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Haeuser, Christina; Goldbach, Pierre; Huwyler, Jörg; Friess, Wolfgang; Allmendinger, Andrea (2020): Impact of dextran on thermal properties, product quality attributes, and monoclonal antibody stability in freeze-dried formulations. In: European Journal of Pharmaceutics and Biopharmaceutics, Vol. 147: pp. 45-56
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Abstract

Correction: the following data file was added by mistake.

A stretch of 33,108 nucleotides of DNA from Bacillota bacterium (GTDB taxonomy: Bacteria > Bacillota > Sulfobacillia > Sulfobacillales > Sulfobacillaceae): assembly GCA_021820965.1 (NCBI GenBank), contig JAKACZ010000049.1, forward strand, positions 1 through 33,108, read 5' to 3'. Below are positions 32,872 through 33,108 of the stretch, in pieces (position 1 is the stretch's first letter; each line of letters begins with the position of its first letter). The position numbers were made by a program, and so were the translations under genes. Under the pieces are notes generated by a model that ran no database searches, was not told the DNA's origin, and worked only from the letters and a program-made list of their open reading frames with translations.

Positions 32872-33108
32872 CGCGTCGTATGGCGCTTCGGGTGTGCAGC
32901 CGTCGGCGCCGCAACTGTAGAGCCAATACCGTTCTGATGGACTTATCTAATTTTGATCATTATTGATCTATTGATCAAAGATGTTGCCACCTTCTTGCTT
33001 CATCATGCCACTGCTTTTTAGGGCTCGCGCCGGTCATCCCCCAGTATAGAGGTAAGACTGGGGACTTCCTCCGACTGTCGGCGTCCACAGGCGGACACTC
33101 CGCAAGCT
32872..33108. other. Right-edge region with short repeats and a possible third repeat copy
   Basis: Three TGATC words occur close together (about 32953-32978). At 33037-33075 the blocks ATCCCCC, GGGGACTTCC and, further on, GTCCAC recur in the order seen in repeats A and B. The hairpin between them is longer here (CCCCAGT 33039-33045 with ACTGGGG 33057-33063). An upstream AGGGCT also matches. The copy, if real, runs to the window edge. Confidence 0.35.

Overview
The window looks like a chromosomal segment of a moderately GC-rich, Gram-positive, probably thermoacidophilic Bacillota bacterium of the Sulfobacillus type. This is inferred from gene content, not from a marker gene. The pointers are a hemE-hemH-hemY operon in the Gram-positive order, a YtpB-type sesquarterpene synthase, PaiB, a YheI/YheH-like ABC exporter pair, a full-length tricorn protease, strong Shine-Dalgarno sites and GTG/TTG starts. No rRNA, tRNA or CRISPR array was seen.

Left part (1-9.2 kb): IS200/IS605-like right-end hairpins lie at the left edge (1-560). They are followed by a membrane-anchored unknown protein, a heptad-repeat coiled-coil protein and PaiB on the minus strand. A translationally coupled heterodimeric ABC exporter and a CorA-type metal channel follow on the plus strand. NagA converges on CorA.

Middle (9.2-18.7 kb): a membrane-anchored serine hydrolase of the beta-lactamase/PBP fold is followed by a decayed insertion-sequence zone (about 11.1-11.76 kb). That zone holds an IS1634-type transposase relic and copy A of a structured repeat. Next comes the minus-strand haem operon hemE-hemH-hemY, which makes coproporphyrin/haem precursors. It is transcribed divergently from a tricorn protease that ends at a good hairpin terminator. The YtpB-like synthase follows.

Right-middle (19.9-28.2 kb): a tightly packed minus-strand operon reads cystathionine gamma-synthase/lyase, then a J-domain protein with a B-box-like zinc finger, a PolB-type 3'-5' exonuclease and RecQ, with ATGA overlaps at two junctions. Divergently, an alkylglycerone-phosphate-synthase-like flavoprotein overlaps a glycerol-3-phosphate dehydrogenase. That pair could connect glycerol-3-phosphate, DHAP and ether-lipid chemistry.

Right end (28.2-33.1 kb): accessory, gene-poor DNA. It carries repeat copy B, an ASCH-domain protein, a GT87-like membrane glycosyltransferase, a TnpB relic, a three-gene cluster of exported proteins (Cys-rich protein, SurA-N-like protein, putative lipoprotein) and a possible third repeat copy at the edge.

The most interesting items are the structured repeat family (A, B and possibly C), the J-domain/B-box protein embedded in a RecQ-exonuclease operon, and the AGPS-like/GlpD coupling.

Freeze-drying is commonly used to improve stability of liquid formulations of labile biopharmaceuticals. Lyo- and cryoprotectants such as sucrose are traditionally utilized as excipients, but have low glass transition (T-g') and collapse temperatures (T-c), Consequently, these formulations require low primary drying temperatures making the lyophilization cycle time-consuming and costly. We investigated different dextrans (1, 40, 150, and 500 kDa) and mixtures of dextran with sucrose as alternative excipients. The influence of dextran on thermal properties, cake appearance, and other quality attributes in the solid state was studied using bovine serum albumin as model protein. Especially at higher weight ratios of dextran to sucrose, dextrans of medium to high molecular weight (M-w) of 40-500 kDa showed up to 20 degrees C higher T-c compared to sucrose, which was reflected in elegant lyophilisates. However, this resulted in slower reconstitution times. Addition of dextran led to lower residual moisture levels and higher T-g values compared to sucrose. We confirmed the thermal properties for two monoclonal antibodies (mAb) at two weight ratios of sucrose and dextran with different M-w, and tested for stability at 40 degrees C for 14 days. While no loss in relative potency of the antibodies was observed after storage, size exclusion chromatography and isoelectric focusing revealed a strong increase in high molecular weight species (HMWs) and acidic species, which were dependent on the M w of the dextrans. With further characterization of selected formulations (dextran 1 kDa) by boronate affinity chromatography and mass spectrometry analysis, we demonstrated that HMWs were a result of glycation by free terminal glucose of the dextran. This chemical modification was strongly reduced when adding sucrose, which protects the protein possibly by shielding its surface. Our results demonstrate that formulation scientists need to use dextrans as excipients in freeze-dried mAb formulations with caution. A binary mixture of sucrose and dextran in adequate ratio however might potentially be superior to pure sucrose formulations allowing for faster freeze-drying cycles resulting in elegant lyophilisates and good protein stability.